"It is He Who made the sun a radiance and the moon a light and
determined stages for it so you know the number of years and the
count (of time)."
Yunus - (10:5)
"They ask you about the new crescents. Say! These are means to mark
fixed periods of time for mankind... "
Al Baqara - (2:189)
"Allah the Exalted created moons as they are signs to mark fixed periods of
time for mankind so start fasting by sighting the moon and stop the same by
sighting it too. If the sky is overcast and cloudy (on the 29th day) then you
should complete thirty days."
Hakim, Musannaf Abdur Razzaq
Islam has established a very simple system for tracking time. Islamic
months start at the sighting of the new crescent and are either
of twenty nine days if the next crescent is sighted on the twenty
ninth of the month or thirty days if the next crescent is not sighted.
This simple system of establishing new months can be used without
any elaborate system of time keeping or calculations and therefore
can be used by all communities and in every era.
However, in the present era of global communication and readily
available information on the birth of the astronomical new moon,
some confusion on the start of Islamic months has become prevalent.
The questions raised on the issue can be summarised as follows:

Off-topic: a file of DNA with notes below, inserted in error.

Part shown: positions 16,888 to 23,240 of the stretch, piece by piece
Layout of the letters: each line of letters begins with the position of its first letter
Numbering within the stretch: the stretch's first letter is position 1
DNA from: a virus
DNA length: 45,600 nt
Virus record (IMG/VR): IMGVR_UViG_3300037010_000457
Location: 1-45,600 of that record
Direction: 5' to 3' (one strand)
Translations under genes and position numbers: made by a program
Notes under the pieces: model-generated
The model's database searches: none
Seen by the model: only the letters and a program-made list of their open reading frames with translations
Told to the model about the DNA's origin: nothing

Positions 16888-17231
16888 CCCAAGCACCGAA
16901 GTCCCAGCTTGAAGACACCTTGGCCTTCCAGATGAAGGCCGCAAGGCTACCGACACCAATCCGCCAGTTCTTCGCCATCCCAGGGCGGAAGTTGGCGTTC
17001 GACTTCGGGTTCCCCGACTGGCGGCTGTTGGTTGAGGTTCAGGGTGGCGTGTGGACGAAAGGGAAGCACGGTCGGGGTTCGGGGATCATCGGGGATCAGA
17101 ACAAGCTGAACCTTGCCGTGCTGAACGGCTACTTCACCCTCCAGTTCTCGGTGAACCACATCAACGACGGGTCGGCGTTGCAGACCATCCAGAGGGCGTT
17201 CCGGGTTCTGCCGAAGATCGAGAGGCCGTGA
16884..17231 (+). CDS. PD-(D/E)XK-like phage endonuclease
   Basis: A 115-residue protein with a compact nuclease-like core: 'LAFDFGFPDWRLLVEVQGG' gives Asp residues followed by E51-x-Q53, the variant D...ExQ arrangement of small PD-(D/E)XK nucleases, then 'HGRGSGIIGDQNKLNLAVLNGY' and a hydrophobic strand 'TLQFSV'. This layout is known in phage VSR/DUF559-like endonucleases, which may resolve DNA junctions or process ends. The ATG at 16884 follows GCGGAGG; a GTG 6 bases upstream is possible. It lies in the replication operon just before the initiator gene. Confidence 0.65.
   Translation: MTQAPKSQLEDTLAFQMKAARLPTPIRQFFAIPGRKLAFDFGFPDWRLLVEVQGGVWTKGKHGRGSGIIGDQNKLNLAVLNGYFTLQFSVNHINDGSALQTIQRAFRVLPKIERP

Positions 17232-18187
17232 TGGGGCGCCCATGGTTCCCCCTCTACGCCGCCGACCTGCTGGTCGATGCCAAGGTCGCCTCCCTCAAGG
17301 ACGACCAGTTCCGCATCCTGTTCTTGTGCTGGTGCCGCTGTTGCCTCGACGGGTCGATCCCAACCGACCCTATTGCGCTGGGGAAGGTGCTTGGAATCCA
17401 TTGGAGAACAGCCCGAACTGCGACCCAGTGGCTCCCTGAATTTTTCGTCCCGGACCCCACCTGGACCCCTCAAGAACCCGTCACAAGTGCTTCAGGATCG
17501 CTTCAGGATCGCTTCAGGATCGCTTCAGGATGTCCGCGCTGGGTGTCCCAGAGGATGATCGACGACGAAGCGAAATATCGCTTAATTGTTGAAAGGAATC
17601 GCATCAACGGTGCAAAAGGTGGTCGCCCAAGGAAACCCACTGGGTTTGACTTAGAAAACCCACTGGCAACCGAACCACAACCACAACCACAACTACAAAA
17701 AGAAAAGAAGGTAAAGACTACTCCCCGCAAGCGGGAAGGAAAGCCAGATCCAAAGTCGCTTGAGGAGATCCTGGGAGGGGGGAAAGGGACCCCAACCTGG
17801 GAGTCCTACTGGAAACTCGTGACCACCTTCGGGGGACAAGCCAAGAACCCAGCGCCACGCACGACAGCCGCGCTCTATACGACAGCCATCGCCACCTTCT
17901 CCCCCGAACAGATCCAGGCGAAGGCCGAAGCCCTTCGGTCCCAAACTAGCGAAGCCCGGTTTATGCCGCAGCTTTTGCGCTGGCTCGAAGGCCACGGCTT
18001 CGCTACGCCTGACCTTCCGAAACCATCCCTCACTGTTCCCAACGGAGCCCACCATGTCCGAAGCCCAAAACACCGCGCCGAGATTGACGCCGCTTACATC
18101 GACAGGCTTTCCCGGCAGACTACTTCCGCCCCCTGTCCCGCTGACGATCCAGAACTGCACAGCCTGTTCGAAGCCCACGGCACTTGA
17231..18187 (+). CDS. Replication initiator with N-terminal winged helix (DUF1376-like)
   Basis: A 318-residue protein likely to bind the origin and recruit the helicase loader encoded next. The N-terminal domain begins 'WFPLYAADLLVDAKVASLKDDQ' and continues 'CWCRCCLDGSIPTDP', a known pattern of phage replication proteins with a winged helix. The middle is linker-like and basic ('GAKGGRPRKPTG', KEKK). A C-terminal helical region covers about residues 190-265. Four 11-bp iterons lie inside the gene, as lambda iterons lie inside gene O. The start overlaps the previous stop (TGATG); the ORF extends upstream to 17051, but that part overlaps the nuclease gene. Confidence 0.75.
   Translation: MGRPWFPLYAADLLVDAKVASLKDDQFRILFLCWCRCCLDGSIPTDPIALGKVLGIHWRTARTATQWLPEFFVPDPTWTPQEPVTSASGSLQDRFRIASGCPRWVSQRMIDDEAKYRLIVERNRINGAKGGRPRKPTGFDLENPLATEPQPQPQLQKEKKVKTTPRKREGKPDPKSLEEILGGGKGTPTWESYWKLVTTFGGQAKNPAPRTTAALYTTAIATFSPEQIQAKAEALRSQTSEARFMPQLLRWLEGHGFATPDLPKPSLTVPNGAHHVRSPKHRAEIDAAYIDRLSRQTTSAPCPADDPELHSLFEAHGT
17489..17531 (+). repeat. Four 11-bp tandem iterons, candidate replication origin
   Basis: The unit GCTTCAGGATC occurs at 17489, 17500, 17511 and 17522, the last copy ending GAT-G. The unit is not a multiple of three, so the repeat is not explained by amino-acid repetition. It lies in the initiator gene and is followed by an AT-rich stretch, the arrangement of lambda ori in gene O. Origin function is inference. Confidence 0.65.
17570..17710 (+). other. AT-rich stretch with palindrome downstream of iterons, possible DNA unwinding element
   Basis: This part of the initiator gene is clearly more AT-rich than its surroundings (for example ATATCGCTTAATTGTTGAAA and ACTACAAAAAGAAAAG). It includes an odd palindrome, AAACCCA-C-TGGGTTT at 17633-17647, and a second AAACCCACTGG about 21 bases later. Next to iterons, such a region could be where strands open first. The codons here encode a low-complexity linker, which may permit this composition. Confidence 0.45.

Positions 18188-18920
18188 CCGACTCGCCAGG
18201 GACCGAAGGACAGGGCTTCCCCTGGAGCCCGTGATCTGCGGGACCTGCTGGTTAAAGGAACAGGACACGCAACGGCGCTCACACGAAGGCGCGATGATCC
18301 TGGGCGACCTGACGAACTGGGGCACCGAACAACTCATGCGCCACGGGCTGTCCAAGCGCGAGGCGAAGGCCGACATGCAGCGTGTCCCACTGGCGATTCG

Why can we not use the scientific data to determine the start
of the new month in the same manner in which we use
scientific calculations to determine the time for prayers?
Why does the Islamic month start up to two days after the
birth of the new moon?
Why is the start of a new month in New Zealand often on a
different day from the Middle East (particularly Ramadhan
and the Eidain)?
This paper explores these issues by considering the following:
The Visible Crescent And The Birth Of The New Moon
The main reason for the confusion on the start of the new months
is due to an incorrect assumption that the visible new crescent
(hilal) as used in the Shariah is the same as the new born moon as
determined in astronomy. The reality is that these two are not the
same. Rather the new born moon and the hilal are two different
phases of the moon.
In order to understand the difference between the new born moon
and the visible crescent we need to know the process that causes
the phases of the moon.